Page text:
Fans hate when their favorite bands progress. It’s weird right? How can people love their favorite bands making the same styled album every couple years? Bands need to change. However, when bands change, they need to have their original form still incorporated into their changes. NYC based post-punk revivalist gods, the Strokes are a perfect example of this.
In 2003, the Strokes released their highly anticipated sophomore album, Room on Fire. Even though the album delivered some killer tracks such as “12:51,” “Meet Me in the Bathroom,” and the band’s anthem “Reptilia,” critics saw the album too close to the band’s superb debut album, Is This It (2001). In response of this, in 2006, the Strokes released First Impressions of Earth and incorporated a heavier style with steamrolling guitars and went deeper into their songwriting. This is evident on tracks such as “Heart in a Cage” and “Ize of the World” (a great precursor of Julian’s future vocals). Critics however, shot it down and hailed it as one of the most disappointing albums of 2006. In an interview with Lizzy Goodman from Vulture, Hammond said, “With Room on Fire, people were giving us shit because they said we were sounding too much the same. With the third album, we were getting shit that we don’t sound like Room on Fire. We got fucked by the same thing twice!” Ever since then, the Strokes were never the same. Each member started working on side projects and the band just didn’t feel or ever sound the way they once did. Being a fan of the Strokes today is like having two divorced parents, who hate being together and spending time with one another is an obligation.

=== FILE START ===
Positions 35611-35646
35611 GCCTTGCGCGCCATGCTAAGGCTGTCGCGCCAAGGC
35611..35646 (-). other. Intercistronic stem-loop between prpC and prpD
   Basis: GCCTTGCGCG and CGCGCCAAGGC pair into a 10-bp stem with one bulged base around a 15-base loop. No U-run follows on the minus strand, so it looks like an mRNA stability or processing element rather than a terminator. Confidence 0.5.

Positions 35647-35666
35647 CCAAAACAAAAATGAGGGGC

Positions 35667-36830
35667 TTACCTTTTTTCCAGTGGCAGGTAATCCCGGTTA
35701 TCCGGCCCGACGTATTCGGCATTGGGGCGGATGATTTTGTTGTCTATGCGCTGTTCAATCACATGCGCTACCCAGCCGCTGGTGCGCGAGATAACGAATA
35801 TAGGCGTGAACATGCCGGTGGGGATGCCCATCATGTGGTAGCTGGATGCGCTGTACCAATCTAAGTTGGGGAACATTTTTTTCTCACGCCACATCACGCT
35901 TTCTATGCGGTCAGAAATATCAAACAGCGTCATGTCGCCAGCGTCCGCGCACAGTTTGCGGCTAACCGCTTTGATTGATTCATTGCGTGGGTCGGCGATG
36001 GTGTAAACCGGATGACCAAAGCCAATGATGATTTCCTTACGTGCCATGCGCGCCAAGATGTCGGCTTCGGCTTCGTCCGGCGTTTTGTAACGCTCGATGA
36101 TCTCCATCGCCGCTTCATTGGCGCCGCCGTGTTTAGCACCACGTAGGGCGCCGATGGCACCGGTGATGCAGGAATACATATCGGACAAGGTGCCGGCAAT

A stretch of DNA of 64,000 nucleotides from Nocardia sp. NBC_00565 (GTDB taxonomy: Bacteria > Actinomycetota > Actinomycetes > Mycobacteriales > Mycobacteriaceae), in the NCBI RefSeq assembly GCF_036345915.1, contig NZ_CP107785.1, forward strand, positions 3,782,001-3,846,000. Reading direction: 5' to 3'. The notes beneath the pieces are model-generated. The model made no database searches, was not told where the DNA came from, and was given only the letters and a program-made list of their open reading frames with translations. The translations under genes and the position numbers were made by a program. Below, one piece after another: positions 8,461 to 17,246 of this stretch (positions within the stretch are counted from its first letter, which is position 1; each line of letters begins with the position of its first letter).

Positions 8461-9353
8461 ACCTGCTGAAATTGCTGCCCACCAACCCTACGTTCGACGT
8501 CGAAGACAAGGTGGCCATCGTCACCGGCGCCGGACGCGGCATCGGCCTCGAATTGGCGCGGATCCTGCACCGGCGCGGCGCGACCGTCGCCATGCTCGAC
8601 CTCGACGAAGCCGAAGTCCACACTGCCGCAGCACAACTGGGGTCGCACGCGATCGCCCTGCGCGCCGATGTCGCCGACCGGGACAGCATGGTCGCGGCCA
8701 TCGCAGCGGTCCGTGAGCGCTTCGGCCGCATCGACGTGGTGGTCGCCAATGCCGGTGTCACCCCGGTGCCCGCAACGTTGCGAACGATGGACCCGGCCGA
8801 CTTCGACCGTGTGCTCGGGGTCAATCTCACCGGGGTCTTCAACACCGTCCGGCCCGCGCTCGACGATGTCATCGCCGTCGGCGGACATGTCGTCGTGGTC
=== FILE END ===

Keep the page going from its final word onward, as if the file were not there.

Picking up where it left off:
Each member from the Strokes have been pursuing different solo careers. Frontman, Julian Casablancas, got really into neo-psychedelia and electronic rock, which is evident with his group, the Voidz. Guitarist, Nick Valensi, has a band called CRX, who mostly play stoner rock mixed with power pop. None of these sounds obviously fit the Strokes that we all love and crave. However, guitarist, Albert Hammond Jr., lately has been really feeding into what Strokes fans have been demanding for years – simple garage rock with a DIY punk attitude. And Hammond’s latest album, Francis Trouble, offers this.
The opener of Francis Trouble, “DvsL” sounds like a mix of the Stooges and Television and this is perfect because the Strokes early in their career, were compared to acts like this. Hammond has always had the Strokes method attached to his solo career. “In Transit” is a great example of how he can sound like an unreleased Strokes track. Sure, Hammond has experimented with his solo work, especially on one of his most recent singles, “Muted Beatings,” – a very new wave track with a bouncy chord progression, but Hammond has never went too far, like his bandmates.
As a solo artist, clearly Hammond admires his dear friend and bandmate, Julian Casablancas. He sounds exactly like Casablancas on “Set To Attack.” And the track, “Strangers” could’ve fit easily on either one of the first two albums.
With other Strokes members on different paths, Hammond seems to be the only one who cares deeply about what the Strokes represent.
Francis Trouble Full Album Review Coming Soon